Written by rouse_admin on January 21, 2016
Trade marks are a critical component of any business. This article covers five fast facts about trade marks and how they can be leveraged to benefit your business.
1. What is a trade mark?
A trade mark is a ‘sign’ that is used by one trader to distinguish their goods or services from those of other traders.
A trade mark traditionally consists of a word, a logo or a combination of words and logos, but it can also include 3D shapes, colours, scents,
Written by rouse_admin on January 19, 2016
Court appeals will often cost in excess of $200,000, which most clients will not want to pursue and will wish to avoid (a cost benefit analysis will not pass).
Where the dispute involves an application of the law (as opposed to the calculation of an amount) the ATO view can often be misguided.
A focused and powerful legal submission based on legal principles can often cause the ATO to change their view. This should be adopted no later than the objection
Written by rouse_admin on November 4, 2015
Rouse Lawyers and Bywaters Timms are pleased to announce the merger of the two firms from 1 December 2015.
The firm will now have 14 lawyers and 22 staff in total including a number of specialist practice group leaders. The firm will be known as Rouse Lawyers incorporating Bywaters Timms for 6 months when the name will revert to Rouse Lawyers.
For Rouse Lawyers’ clients it will mean the addition of a specialist franchise and commercial practice, led by Janice Bywaters (http://www.btlaw.com.au/).
Written by rouse_admin on October 20, 2015
Accredited Tax Specialist and Chartered Tax Adviser
Bankruptcy law excludes some assets from being available to meet liabilities owing to creditors: for example, certain kinds of household property, a motor vehicle worth less than $7,500, and an interest in a regulated superannuation fund. For asset protection planning, the most relevant category is that applying to superannuation.
The exclusion of superannuation often leads to the assumption that superannuation accounts are protected in bankruptcy.
This assumption was recently challenged in the Victorian Supreme Court decision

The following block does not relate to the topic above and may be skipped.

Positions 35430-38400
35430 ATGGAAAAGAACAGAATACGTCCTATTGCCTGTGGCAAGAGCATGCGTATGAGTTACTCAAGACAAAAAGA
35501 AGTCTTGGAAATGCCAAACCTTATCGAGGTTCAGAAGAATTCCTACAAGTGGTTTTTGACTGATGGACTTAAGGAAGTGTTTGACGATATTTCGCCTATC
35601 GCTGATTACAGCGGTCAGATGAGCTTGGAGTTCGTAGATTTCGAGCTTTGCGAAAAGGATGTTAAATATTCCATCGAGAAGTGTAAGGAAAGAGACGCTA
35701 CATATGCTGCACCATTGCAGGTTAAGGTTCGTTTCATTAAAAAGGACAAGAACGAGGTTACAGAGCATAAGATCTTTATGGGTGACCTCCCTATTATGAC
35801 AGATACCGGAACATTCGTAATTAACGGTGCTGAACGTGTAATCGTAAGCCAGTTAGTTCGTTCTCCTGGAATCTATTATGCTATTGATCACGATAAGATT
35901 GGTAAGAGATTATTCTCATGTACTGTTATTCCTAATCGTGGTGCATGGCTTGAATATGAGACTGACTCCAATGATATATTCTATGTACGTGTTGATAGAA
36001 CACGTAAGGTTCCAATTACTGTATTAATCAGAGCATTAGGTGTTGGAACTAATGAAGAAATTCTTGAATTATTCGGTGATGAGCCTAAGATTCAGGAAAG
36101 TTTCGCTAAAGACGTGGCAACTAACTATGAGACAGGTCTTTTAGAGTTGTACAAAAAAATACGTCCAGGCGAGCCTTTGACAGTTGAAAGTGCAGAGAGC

Written by rouse_admin on October 6, 2015
Recently, a number of 7-Eleven operators have come under fire in light of allegations they have underpaid employees. As a result, the founders of 7-Eleven Australia could face a Senate inquiry over allegations head office was complicit in wage fraud against workers at 7-Eleven stores.
Whilst it appears there may be many more cases of underpayment taken up by the Fair Work Ombudsman, we have considered the facts surrounding two such cases published by the Fair Work Ombudsman.
7-Eleven Blacktown, Sydney
Written by rouse_admin on October 1, 2015
In Felton v BHP Billiton Pty Ltd  FWC 1838, Mr Felton (the applicant) was dismissed by BHP Billiton (his employer of 6 years) when he repeatedly refused to comply with BHP’s clean shaven policy.
Due to occupational health and safety concerns, Mr Felton was directed by BHP to shave his facial hair so he could safely wear a respirator mask in the underground mine. The mask was required to be worn in order to prevent exposure to diesel particulate matter,
Written by rouse_admin on July 13, 2015
The adage, “Prevention is better than a cure,” is scarcely more pertinent than when talking about litigation, and in particular – how a dispute transformed into litigation.
There are many ways businesses can prevent a dispute from escalating, or even happening in the first place. A starting point is reducing agreements to writing.
Some of the commonplace agreements we find are missing, or inadequate under scrutiny are:
Governance agreements (for example, shareholders, partnership agreements)
Agreements to govern intellectual property
Employment and contractor agreements
Written by rouse_admin on June 17, 2015
The Australian Taxation Office has issued an Interpretative Decision (ATO ID 2015/10, the ID) regarding life insurance held within a self managed super fund (SMSF) as part of a buy-sell agreement.
The ID relates to whether an SMSF contravenes section 62 and paragraph 65(1)(b) of the Superannuation Industry (Supervision) Act 1993 (SISA) by purchasing a life insurance policy over the life of a member of the SMSF, where the purchase is a condition and consequence of a buy-sell agreement members have
Written by rouse_admin on May 8, 2015
A growing business will often identify one or more key employees as instrumental in driving the business. These key employees will be a minority in number. In order to retain and provide incentives to these key employees, the founder may wish to provide an equity interest in the business. In doing so, a significant issue can be providing this equity in a tax effective manner.
Employee Share Scheme provisions – Current Law
When faced with this issue, the usual starting point is
Written by rouse_admin on April 20, 2015
A common misimpression is that an employee cannot be liable for work performed on behalf of his or her employer. It is certainly true that an employer does not have any claim against an employee for defects in the employee’s work, however, what about claims made by third parties for defects in work performed by an employee?
The best way to answer this question is by way of an example encountered in our practice.
An employee worked as a quantity surveyor for